First cut out the base. This is simply the large hexagon with nothing else in it.

Next, your hex tiles should be cut out (along with the numbered tokens). Firstly, the machine should engrave before cutting so that everything is in the proper place (as pieces can move slightly during cutting).

Cutting out the hex tiles also makes a perfect piece of wood to hold these tiles with, so keep that wood as well.

Finally, cut out all your tokens/walls. The file I have included has enough tokens for two boards/extra pieces. I would recommend keeping at least some of those extras since pieces might break during construction of the rest of the board.

For my design, the red lines are cutting and the black lines are engraving.

Step 3: Glue the Base to the Outline and Stain

I was going for a nice contrast between the actual board and the hex tiles, so I stained the board. Next, use epoxy/glue, and glue your two large pieces together. This creates a nice base where your hex tiles can rest.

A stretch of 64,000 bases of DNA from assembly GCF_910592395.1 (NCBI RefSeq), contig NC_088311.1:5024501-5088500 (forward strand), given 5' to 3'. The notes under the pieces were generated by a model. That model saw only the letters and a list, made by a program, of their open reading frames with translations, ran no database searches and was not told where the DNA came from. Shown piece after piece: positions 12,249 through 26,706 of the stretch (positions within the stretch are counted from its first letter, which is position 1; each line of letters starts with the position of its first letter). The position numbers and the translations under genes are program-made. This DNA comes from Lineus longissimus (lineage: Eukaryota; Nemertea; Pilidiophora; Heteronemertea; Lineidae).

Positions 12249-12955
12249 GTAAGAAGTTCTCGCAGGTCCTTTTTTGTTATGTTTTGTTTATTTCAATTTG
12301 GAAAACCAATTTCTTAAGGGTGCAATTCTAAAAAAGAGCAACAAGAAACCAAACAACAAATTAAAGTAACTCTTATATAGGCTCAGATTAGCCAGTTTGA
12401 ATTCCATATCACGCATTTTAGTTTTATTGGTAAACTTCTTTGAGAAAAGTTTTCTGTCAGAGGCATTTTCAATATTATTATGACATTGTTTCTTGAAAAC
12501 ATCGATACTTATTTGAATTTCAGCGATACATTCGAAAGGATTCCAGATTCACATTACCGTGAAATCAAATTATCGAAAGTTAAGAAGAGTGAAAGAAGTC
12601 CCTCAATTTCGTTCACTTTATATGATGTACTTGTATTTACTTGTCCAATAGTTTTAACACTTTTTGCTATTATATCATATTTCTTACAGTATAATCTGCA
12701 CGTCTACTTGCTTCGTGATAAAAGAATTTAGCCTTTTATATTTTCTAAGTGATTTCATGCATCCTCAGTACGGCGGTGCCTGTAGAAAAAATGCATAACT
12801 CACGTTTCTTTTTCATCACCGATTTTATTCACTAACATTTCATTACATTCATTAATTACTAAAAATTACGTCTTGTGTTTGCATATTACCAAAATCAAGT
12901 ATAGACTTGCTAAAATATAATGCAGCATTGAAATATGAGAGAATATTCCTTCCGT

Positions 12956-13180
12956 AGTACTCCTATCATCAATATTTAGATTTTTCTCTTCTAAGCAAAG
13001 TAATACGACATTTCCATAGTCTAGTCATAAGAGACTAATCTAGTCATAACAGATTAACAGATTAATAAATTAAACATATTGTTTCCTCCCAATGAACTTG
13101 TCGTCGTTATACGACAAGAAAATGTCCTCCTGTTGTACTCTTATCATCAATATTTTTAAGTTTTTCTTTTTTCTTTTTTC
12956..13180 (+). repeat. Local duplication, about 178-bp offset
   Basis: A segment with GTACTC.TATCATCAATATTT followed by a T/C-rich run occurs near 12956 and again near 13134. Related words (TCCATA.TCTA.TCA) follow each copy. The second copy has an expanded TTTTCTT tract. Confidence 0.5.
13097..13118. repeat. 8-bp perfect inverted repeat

Next, polyurethane both your base and all the hex tiles, as they are finished! The poly will keep the stain from rubbing off on your fingers during play, as well as make it moisture-resistant. It'll also give it a nice finish.

Step 4: Place Tiles Into Base

The hard part is done! Your ports, hex tiles, and resource numbers can all be placed in the board and swapped around to your heart's content.

Step 5: Build the Robber, Paint the Pieces

I made my robber by getting a clothespin for a dollar store and cutting it down so that it is just the round head, then I also stained and poly'd that as well. Looks quite a bit like the actual game robber!

There are a number of other pieces and tokens that I included in the files, such as small plaques for Longest Road and Largest Army that you might like to stain as well.

Now all your pieces need to be painted! For each player, they get:

- 4 Cities

- 5 Settlements

- 15 Roads